Waving Arms and Screaming Are Not Signs Of Drowning

Water-based activities can be fun, but the danger of drowning is never far away. When viewing videos of drownings, experts noticed that often a group of people would be within 15 feet of the victim, but none seemed to notice that the victim was at risk of drowning. That's because most people get their mental image of drowning from the movies: a victim who thrashes about, screaming for help and waving frantically at bystanders. On the contrary, except in rare circumstances, drowning people are physiologically unable to call out for help because their mouths aren’t above the surface of the water long enough for them to exhale, inhale, and call out for help. Drowning people also can’t wave for help because they can't stop drowning and perform voluntary movements such as waving, moving towards a rescuer, or reaching out for a piece of rescue equipment. Unless rescued, drowning people can only struggle from 20-60 seconds before submersion occurs. Look for these signs of drowning when people are in the water:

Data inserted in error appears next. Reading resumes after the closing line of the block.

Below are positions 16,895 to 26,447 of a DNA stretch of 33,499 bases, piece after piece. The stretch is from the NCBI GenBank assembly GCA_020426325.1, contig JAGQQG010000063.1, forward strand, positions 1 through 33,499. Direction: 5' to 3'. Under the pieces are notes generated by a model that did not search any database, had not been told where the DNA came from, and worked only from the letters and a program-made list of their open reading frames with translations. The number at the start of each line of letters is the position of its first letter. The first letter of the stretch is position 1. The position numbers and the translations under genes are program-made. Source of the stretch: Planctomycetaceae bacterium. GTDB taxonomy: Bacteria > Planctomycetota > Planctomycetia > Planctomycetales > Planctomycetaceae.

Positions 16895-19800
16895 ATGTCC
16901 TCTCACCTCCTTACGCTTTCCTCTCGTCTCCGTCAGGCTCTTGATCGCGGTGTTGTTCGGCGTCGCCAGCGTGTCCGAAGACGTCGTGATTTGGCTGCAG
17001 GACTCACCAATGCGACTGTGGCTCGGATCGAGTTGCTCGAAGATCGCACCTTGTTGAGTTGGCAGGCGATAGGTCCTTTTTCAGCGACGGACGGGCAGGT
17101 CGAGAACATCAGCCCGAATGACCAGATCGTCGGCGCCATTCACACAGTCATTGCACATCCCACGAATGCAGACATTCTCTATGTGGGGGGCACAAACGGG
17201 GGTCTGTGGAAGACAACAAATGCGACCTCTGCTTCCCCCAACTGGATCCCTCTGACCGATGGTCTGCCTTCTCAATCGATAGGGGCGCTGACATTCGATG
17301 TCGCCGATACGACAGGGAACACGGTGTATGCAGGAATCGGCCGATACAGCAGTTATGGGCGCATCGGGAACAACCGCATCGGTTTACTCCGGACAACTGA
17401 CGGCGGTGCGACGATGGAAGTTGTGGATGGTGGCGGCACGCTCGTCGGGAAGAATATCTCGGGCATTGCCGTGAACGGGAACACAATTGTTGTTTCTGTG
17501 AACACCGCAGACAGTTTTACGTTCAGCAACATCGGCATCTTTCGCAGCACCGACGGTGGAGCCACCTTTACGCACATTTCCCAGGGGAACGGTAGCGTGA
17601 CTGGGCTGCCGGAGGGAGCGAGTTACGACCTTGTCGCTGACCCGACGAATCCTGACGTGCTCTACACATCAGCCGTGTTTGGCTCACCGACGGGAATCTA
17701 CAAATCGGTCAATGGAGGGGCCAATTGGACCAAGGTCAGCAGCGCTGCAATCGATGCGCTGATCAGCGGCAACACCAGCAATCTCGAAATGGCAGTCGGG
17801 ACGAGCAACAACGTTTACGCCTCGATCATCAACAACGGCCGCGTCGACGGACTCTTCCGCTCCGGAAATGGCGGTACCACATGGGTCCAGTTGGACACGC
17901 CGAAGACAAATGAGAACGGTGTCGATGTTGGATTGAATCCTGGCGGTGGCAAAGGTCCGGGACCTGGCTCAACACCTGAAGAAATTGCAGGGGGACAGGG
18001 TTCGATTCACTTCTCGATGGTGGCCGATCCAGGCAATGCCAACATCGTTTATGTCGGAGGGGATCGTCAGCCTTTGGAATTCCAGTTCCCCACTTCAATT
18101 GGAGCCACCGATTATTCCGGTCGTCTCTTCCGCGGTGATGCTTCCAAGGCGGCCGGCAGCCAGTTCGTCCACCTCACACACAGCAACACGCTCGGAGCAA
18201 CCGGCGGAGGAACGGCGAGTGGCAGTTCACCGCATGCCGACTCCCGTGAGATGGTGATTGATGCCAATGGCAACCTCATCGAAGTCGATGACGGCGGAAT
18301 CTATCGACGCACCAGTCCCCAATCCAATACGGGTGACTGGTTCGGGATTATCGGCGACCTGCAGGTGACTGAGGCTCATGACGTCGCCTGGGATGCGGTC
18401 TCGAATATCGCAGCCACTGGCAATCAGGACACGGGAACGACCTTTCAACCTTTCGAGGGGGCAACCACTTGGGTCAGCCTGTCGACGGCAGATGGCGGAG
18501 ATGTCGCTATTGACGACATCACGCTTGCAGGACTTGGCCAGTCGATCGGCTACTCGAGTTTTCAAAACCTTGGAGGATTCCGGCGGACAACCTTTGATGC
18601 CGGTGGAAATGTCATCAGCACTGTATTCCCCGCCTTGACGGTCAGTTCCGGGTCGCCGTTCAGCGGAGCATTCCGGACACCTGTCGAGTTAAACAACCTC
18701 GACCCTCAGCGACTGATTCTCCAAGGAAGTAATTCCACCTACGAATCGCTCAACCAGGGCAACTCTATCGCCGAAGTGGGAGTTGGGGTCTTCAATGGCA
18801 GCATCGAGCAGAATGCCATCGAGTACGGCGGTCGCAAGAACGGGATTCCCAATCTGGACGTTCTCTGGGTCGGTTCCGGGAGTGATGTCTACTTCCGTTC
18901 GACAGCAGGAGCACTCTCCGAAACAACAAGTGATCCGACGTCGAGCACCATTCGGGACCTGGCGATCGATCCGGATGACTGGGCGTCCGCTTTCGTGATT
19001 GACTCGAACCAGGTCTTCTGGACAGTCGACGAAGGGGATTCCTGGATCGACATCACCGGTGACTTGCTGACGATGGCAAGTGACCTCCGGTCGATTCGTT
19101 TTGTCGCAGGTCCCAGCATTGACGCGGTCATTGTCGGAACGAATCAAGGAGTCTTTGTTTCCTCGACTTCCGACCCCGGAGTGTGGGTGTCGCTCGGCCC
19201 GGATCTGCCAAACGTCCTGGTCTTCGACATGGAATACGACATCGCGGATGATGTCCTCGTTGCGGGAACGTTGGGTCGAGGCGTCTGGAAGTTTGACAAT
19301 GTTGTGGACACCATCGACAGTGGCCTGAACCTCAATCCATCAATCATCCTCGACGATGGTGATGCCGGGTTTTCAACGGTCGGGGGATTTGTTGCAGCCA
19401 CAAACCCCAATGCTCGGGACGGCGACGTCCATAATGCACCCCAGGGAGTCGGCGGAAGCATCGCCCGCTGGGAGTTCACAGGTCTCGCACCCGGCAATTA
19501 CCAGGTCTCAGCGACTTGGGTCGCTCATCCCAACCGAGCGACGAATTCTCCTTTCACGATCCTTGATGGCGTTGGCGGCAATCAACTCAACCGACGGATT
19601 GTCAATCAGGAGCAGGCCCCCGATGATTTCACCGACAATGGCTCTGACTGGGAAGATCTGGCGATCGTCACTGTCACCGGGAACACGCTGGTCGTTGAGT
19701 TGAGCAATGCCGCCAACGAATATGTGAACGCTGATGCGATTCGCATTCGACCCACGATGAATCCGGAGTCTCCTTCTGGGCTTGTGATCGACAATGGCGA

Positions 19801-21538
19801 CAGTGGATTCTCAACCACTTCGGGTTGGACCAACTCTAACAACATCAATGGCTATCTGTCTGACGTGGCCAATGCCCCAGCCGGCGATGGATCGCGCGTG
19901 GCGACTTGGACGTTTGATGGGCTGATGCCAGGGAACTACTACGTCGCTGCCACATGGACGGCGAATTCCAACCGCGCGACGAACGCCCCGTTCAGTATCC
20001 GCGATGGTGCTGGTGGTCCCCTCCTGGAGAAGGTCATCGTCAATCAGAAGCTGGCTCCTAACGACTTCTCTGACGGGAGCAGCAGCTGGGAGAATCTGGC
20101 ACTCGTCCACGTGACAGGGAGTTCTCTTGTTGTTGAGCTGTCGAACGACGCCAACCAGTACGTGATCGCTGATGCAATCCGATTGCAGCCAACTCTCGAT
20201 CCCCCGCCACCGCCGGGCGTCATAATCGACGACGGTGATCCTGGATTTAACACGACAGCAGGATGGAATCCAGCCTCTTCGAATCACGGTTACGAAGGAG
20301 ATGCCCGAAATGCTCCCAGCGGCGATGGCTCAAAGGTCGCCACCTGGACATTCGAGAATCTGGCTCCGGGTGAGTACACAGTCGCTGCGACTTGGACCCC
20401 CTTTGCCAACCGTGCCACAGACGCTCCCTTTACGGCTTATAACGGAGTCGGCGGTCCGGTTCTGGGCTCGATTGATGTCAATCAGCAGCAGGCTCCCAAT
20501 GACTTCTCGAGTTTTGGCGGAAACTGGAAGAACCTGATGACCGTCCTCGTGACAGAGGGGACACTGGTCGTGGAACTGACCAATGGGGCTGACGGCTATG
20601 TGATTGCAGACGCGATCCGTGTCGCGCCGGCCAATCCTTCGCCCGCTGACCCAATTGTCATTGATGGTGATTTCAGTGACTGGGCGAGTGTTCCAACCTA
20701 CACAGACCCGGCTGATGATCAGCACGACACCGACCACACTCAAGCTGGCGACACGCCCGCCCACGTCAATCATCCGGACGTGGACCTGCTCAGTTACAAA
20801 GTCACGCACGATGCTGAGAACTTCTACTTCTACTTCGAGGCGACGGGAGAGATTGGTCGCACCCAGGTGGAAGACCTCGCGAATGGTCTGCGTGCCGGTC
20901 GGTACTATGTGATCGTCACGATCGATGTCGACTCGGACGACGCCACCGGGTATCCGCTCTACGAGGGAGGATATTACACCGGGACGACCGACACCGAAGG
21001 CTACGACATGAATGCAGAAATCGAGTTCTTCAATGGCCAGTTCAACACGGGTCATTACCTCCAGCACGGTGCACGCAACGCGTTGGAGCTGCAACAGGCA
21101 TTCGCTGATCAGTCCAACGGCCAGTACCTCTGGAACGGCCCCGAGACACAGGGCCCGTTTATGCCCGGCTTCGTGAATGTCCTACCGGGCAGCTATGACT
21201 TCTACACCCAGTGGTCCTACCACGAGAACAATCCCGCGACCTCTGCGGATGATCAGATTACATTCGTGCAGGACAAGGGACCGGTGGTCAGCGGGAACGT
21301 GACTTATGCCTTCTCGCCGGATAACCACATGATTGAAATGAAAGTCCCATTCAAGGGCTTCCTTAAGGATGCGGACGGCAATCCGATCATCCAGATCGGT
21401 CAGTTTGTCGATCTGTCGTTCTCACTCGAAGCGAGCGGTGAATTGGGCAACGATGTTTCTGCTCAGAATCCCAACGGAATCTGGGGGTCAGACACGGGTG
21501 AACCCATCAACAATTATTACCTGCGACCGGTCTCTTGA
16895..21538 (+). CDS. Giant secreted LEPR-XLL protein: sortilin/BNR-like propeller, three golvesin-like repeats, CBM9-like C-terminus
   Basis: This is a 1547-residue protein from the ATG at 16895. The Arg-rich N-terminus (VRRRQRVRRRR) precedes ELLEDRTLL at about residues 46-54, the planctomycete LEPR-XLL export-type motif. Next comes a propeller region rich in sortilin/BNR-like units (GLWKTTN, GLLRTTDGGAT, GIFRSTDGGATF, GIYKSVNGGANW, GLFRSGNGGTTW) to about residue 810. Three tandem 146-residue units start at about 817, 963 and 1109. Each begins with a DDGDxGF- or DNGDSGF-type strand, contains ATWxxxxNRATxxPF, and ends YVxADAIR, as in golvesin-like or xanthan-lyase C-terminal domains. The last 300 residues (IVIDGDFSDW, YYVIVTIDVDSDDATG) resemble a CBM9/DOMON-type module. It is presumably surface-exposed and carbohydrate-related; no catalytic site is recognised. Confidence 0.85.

• Head low in the water, mouth at water level 
  • Head tilted back with mouth open 
  • Eyes glassy and empty, unable to focus 
  • Eyes closed Hair over forehead or eyes 
  • Not using legs—vertical Hyperventilating or gasping 
  • Trying to swim in a particular direction but not making headway 
  • Trying to roll over on the back 
  • Appear to be climbing an invisible ladder